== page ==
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Turning Japanese: Learning Basic Nihongo in 30 Days

Turning Japanese: Learning Basic Nihongo in 30 Days

A recent trip to Japan made me realize that if I learned Nihongo, I would understand and appreciate the culture even more
Image from Engin Akyurt on Pexels

After my first trip to Japan, I fell in-love. With the country, the architecture, their fashion sense, the food, and their way of life.

But something felt amiss.

It was hard to communicate with the locals, especially those who didn’t know how to speak or understand English, the only language I was fluent in aside from my mother tongue. At times, I found myself lost, confused, and ostracized in a place I was unfamiliar with. What was more unsettling was that I also found myself ostracizing people within their own country just because I don’t speak their language.

It was this experience that made me realize that if I learned Nihongo, I would understand and appreciate Japanese culture even more.

Never Too Cool for School

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The last time I tried to learn a new language was in college when we had to take mandatory Spanish units. I took two classes for two terms and to this day, I still couldn’t conjure a single sentence without stumbling over my words.

Now that I’ve graduated and I’m free from the pressure of grades and report cards, I decided to take studying a language seriously. As a gift to myself, I enrolled in a 30-hour Nihongo N5 Level course with CEVAS, a reputable language center in Metro Manila.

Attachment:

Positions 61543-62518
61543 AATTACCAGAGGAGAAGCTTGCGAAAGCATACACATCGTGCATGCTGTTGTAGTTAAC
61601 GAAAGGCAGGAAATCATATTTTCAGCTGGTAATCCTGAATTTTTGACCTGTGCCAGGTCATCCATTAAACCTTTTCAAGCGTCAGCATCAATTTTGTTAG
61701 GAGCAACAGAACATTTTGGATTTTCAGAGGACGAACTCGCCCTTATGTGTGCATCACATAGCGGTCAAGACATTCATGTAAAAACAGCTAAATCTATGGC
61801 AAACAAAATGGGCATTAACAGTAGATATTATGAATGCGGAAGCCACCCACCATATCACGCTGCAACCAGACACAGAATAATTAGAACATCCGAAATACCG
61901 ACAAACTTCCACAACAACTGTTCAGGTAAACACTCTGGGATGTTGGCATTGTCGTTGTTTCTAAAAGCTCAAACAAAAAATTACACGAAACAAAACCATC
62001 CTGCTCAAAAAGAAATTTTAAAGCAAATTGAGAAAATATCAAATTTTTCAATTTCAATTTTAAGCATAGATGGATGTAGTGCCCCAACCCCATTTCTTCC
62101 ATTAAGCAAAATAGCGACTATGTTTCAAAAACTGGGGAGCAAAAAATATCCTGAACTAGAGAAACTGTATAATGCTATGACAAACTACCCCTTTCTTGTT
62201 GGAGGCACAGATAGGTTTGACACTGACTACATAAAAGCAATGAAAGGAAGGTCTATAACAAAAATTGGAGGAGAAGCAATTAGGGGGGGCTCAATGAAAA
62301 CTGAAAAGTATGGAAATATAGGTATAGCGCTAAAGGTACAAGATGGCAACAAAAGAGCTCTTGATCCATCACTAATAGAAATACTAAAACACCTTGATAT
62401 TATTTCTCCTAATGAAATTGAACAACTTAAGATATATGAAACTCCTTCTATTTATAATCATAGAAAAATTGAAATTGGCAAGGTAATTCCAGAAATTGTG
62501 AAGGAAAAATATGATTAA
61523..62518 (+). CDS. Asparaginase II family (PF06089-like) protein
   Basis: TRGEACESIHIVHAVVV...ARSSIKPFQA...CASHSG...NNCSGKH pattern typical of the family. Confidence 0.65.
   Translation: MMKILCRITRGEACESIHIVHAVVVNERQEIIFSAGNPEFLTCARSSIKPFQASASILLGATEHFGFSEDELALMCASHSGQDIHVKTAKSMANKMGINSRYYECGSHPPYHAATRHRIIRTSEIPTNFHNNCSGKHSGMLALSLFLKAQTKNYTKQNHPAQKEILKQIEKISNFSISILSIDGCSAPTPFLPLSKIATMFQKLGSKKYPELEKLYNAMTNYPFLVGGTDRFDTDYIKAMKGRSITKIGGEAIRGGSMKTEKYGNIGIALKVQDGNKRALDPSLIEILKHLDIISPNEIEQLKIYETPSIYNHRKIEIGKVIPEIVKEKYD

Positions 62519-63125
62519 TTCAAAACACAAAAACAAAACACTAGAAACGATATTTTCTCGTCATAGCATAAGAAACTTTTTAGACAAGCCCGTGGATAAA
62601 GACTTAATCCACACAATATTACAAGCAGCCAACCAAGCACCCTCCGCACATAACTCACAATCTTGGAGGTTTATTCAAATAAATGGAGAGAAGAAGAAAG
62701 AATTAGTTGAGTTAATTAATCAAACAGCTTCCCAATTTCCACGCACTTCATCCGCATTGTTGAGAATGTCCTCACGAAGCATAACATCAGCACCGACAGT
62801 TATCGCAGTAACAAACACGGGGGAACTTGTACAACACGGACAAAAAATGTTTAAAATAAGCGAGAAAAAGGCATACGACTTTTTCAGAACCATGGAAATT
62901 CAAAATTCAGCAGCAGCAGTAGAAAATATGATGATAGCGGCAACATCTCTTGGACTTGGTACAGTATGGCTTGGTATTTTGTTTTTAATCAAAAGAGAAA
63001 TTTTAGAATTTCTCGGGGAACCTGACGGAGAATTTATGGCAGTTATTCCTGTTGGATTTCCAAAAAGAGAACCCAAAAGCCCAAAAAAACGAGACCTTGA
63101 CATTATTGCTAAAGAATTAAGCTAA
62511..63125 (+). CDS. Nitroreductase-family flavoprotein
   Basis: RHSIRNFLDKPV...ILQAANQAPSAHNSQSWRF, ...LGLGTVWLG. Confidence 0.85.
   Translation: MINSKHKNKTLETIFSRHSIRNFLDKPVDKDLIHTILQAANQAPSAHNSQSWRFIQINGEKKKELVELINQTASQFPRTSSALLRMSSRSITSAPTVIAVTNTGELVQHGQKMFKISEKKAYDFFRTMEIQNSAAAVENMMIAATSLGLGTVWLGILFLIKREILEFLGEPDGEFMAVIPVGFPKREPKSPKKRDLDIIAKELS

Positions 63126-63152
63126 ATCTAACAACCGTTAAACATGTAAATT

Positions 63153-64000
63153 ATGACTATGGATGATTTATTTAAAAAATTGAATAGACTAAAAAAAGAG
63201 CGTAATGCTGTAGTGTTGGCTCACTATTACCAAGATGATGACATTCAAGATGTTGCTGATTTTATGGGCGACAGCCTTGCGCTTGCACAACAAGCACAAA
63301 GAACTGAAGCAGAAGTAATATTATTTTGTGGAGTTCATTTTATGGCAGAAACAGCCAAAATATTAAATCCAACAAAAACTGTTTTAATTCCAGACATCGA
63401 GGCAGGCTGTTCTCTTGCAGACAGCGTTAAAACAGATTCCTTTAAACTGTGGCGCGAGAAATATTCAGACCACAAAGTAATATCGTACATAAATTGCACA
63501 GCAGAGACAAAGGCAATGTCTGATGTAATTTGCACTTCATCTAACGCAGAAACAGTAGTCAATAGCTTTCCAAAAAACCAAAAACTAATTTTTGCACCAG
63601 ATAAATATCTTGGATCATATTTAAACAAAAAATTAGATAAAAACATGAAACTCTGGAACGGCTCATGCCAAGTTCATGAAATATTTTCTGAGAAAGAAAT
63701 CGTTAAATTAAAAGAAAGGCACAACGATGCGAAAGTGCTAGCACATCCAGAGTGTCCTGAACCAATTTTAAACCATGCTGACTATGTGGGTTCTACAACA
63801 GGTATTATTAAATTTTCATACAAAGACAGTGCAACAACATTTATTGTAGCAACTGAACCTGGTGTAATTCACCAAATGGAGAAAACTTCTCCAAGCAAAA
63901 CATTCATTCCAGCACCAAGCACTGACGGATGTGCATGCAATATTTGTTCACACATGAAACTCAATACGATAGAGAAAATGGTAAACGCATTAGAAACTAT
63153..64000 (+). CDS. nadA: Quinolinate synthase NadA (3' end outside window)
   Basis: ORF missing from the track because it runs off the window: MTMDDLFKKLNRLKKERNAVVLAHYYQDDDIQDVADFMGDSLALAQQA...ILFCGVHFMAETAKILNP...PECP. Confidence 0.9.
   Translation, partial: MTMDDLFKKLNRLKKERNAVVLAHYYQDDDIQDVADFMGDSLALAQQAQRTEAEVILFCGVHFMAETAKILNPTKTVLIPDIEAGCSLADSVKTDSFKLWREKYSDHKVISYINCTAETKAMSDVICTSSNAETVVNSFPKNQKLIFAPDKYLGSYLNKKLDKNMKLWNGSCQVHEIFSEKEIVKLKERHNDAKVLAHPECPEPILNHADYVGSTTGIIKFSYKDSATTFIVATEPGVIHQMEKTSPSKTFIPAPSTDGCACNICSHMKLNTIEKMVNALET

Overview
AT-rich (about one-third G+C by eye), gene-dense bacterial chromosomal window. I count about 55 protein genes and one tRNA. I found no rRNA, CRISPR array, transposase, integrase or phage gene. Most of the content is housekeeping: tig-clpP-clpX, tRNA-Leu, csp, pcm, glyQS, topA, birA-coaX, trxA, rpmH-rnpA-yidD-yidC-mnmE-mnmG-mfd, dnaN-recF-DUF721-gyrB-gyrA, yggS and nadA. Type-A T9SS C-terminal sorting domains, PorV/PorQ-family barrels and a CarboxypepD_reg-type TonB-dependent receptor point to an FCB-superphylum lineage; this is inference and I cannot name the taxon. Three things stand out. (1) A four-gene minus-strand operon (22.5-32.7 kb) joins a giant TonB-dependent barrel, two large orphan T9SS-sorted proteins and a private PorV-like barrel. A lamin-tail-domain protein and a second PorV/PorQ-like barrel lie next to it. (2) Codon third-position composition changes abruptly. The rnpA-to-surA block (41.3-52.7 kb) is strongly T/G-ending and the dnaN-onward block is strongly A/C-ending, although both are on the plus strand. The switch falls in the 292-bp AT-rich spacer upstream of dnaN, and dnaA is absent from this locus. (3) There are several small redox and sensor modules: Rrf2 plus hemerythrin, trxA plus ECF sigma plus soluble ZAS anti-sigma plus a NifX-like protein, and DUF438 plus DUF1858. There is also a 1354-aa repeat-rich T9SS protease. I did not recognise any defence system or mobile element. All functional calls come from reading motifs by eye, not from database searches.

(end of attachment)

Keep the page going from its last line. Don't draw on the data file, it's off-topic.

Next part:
I had to pay P10,500 (plus P450 for materials) to book individual classes. Rates are much lower for group classes (P5,500), but since I wanted more control over my schedule, I went for the former. The center recommended taking two classes a week and so I did, dedicating Tuesdays and Thursdays to my lessons.

Have Some Class

Roxie 先生 (Sensei) teaching me basic Japanese grammar
Photo from the writer

I was fortunate enough to be assigned to Ms. Roxie, one of the kindest instructors I’ve met. She constantly asks me about the nature of my job, my schedule, as well as my preferred pace of learning just so she can match her lessons to my needs.

Roxie introduced me to three kinds of Japanese characters: Hiragana, Katakana, and Kanji.

Hiragana is the most basic Japanese writing system, representing syllables. Katakana is also composed of symbols for Japanese words, but is used to write borrowed words and foreign names. Kanji is adopted from the Chinese writing system that is used alongside both Hiragana and Katakana to form a complete thought.

According to Roxie, the best way to practice Hiragana is to write them over and over
Photo from the writer

Our first lesson was all about memorizing the Hiragana characters as well as their proper strokes. Since we only had three hours, I had to do my own homework and memorize the rest of them at home.

Nihongo on the Go

A huge part of learning a new language is finding creative ways to integrate it in your daily life, especially if you live in a country where the language is seldom spoken during conversations. As a tech-savvy millennial who’s always glued to her phone, I figured downloading apps was a good way to start.